There was nothing in the contract or the offer to purchase that required the Zucks to provide a right of ingress and egress that would be insurable by a title insurance company. It is admitted that the title was not unmarketable because of the question as to ingress and egress. In Love v. Fetters, 98 N.J.L. 784 (E. & A. 1923), the court pointed out that there is a difference between a title that is marketable in the usual sense and a title that a title company would insure. See also Korb v. Spray Beach Hotel Co., 24 N.J. Super. 151 (App. Div. 1952). The question is whether the Zucks were justified in not closing on October 22.
Defendants adduced proof that there were at least seven means of ingress and egress from a main road to the premises in question. Most of these ways were over vacant land. There was no proof that any easement had been established over any of the properties through which these ways went. See A.J. and J.O. Pilar, Inc. v. Lister Corp., 22 N.J. 75 (1956); Poulos v. Dover Boiler & Plate Fabricators, 5 N.J. 580 (1950).
In Plaza v. Flak, 7 N.J. 215 (1951), the court discussed in some detail the acquisition of an easement by prescription. It said:
"At an early date, it was laid down that the doctrine of prescription is based upon an analogy to the statutes of limitation which are concerned with adverse possession of land, although originally stemming from a theory or legal fiction of lost grant, which latter theory is more or less in disrepute today, and is dependent upon the same principles as adverse possession. Cobb v. Davenport, 32 N.J.L. 369, 385, 387 (Sup. Ct. 1867). This is likewise the general view. 17 Am. Jur., Easements, sec. 55; 1 Thompson on Real Property, (Perm. Ed., 1939), sec. 415, pp. 677-680; Minor on Real Property (2 d ed. Ribble, 1928), Vol. II, sec. 984; Commentaries on Law of Real Property (Walsh, 1947), Vol. II, sec. 238; Burby on Real Property (1943), sec. 68. 16 Harv. L. Rev. 438, 439.
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Therefore, there must exist a user that is adverse, hostile, continuous, uninterrupted, visible and notorious. Cobb v. Davenport, supra, p. 385; DeLuca v. Melin, 103 N.J.L. 140, 144 (E. & A. 1926). This must be a continuing, open, visible and exclusive user, hostile, showing intent to claim as against the true owner, and must be under a claim of right with such circumstances of notoriety as that the person against whom it is exercised may be so aware of the fact as to enable him to resist the acquisition of the right before the period of prescription has elapsed. Poulos v. Dover Boiler & Plate Fabricators, 5 N.J. 580, 588 (1950); Carlisle v. Cooper, 21 N.J. Eq. 576, 596 (E. & A. 1870)." (at pp. 219-220)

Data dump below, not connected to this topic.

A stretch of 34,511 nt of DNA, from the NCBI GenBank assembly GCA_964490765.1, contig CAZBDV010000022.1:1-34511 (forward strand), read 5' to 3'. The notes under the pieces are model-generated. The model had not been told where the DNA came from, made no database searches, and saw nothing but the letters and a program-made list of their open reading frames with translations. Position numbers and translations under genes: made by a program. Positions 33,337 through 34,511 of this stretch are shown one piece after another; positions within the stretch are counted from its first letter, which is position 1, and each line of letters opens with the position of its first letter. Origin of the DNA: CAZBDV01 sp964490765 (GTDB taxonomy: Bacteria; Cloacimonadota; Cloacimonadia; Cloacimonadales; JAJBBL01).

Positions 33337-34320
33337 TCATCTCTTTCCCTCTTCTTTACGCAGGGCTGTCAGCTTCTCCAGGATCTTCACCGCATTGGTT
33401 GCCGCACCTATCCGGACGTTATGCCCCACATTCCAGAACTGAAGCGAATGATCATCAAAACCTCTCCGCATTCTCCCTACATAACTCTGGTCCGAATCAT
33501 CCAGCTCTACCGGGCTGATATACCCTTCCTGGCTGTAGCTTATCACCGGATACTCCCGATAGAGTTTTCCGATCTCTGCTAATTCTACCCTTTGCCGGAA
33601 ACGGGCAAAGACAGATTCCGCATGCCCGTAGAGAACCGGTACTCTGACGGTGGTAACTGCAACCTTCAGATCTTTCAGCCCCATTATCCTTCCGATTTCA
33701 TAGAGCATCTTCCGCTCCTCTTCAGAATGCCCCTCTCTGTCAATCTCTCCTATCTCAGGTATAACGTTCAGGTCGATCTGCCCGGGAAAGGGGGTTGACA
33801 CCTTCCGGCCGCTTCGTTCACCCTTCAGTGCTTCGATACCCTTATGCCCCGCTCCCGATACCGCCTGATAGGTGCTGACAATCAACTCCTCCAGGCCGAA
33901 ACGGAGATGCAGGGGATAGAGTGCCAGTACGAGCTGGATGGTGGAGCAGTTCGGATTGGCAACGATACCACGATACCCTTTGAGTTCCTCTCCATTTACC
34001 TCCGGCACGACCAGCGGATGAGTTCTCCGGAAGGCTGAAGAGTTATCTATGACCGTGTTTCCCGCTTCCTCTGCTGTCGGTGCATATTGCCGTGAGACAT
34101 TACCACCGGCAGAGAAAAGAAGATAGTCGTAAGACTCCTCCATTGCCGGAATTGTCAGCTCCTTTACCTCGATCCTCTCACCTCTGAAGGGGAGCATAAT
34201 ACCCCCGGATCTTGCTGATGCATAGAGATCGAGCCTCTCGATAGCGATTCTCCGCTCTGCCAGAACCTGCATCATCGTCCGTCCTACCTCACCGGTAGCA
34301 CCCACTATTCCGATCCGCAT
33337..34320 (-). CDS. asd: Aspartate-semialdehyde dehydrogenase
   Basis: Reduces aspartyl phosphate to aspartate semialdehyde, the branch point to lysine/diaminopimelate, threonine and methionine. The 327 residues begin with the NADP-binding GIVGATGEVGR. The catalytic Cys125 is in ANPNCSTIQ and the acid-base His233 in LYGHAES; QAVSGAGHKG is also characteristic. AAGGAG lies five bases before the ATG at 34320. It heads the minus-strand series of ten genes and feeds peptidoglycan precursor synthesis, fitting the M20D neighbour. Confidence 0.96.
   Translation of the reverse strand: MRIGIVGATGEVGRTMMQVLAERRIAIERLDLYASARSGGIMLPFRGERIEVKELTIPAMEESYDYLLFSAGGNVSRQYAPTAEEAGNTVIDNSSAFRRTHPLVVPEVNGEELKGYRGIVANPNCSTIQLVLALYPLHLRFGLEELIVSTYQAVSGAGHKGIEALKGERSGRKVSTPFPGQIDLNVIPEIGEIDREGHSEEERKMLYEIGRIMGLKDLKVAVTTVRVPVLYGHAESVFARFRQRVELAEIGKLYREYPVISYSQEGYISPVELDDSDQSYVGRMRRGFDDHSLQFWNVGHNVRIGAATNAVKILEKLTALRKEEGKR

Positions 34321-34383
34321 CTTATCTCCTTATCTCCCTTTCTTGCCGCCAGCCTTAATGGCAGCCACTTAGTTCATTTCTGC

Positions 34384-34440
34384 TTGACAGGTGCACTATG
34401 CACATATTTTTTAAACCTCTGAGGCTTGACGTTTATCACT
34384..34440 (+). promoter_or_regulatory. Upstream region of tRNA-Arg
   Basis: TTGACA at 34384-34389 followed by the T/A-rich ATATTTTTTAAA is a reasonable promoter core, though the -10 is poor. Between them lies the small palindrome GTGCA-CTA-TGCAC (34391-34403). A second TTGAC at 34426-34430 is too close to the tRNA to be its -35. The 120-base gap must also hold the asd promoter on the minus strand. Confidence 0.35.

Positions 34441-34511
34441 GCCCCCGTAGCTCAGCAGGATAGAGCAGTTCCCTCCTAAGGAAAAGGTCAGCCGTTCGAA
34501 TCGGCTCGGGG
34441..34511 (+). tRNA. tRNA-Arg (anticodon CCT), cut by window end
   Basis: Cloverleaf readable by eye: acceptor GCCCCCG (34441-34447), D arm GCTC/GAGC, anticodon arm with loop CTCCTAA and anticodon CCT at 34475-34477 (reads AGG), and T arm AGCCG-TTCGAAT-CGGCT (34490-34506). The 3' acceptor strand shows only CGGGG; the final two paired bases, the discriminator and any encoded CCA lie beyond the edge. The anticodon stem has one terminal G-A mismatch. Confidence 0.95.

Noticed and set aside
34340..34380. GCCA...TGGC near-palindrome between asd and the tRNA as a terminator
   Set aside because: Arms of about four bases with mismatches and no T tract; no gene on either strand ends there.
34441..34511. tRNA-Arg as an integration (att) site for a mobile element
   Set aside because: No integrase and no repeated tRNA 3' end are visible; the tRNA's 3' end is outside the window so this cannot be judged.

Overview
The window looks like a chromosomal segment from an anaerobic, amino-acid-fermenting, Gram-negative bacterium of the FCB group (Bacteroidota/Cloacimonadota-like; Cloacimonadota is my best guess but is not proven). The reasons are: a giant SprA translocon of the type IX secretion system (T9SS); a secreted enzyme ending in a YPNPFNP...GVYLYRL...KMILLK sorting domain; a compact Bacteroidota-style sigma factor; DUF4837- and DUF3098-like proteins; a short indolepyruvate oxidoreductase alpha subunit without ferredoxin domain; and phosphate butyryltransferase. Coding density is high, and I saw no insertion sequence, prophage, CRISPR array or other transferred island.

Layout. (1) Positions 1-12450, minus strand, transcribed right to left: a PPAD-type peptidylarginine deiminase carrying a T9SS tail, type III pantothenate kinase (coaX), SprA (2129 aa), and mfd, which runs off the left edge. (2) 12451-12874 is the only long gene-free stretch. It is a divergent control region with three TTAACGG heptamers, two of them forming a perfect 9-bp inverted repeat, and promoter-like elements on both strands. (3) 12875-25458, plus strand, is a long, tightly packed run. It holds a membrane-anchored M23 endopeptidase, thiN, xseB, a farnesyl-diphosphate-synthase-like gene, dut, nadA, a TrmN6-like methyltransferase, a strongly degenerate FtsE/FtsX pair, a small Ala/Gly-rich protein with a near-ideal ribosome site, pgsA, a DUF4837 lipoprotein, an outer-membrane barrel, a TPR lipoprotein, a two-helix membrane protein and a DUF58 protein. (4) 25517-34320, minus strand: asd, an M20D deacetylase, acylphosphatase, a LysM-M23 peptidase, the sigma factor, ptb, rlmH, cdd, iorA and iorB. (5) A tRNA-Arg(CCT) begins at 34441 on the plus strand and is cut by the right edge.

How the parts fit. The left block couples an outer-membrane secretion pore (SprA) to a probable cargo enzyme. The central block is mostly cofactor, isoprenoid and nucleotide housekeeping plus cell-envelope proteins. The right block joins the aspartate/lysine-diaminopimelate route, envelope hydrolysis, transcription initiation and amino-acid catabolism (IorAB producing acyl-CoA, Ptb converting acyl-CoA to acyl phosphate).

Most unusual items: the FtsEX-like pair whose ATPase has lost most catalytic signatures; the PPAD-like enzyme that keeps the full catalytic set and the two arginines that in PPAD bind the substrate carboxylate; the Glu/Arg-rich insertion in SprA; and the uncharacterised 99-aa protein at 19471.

The presumption in this case is that the use of the ways into the Zuck property was permissive and, therefore, an easement would not have been created. From the evidence adduced in this case, the property owners over whose lands the ways ran could at any time have blocked them off. The fact that on a road map of the township certain ways apparently leading to the property are shown as wagon roads does not assist the Zucks.
The other claim by the Zucks as to ingress and egress to the property is over streets that were laid out on subdivision maps filed for Lakewood Terrace in 1907. These streets would run to the Zuck property. However, the mere filing of the map does not give the owner of the Zuck land the right to use the streets. In Highway Holding Co. v. Yara Engineering Corp., 22 N.J. 119 (1956), the court stated:
"It is settled that mere dedication of streets by a filed map or a reference in a deed to such map, and the opening of the streets as laid out, does not constitute them public highways, unless or until such streets are in some way accepted by public authorities or they are used by the public generally for 20 years as highways." (at p. 127)
There is no proof in this case that there was ever any action taken by the municipality to accept the streets shown on the filed map, and the proof is clear that the streets in fact had not been constructed.
The Zucks could not honor their guarantee of ingress and egress from a main road to their premises.
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It follows, therefore, that the Zucks should have conveyed the property on October 22, in accordance with the contract and their subsequent agreement as to an abatement in the contract price. Crane v. DeLuca, 5 N.J. Misc. 320, 136 A. 349 (Sup. Ct. 1927), affirmed o.b. 104 N.J.L. 167 (E. & A. 1927); Kietrys v. Cregar, 23 N.J. Misc. 273, 43 A. 2 d 810 (Sup. Ct. 1945).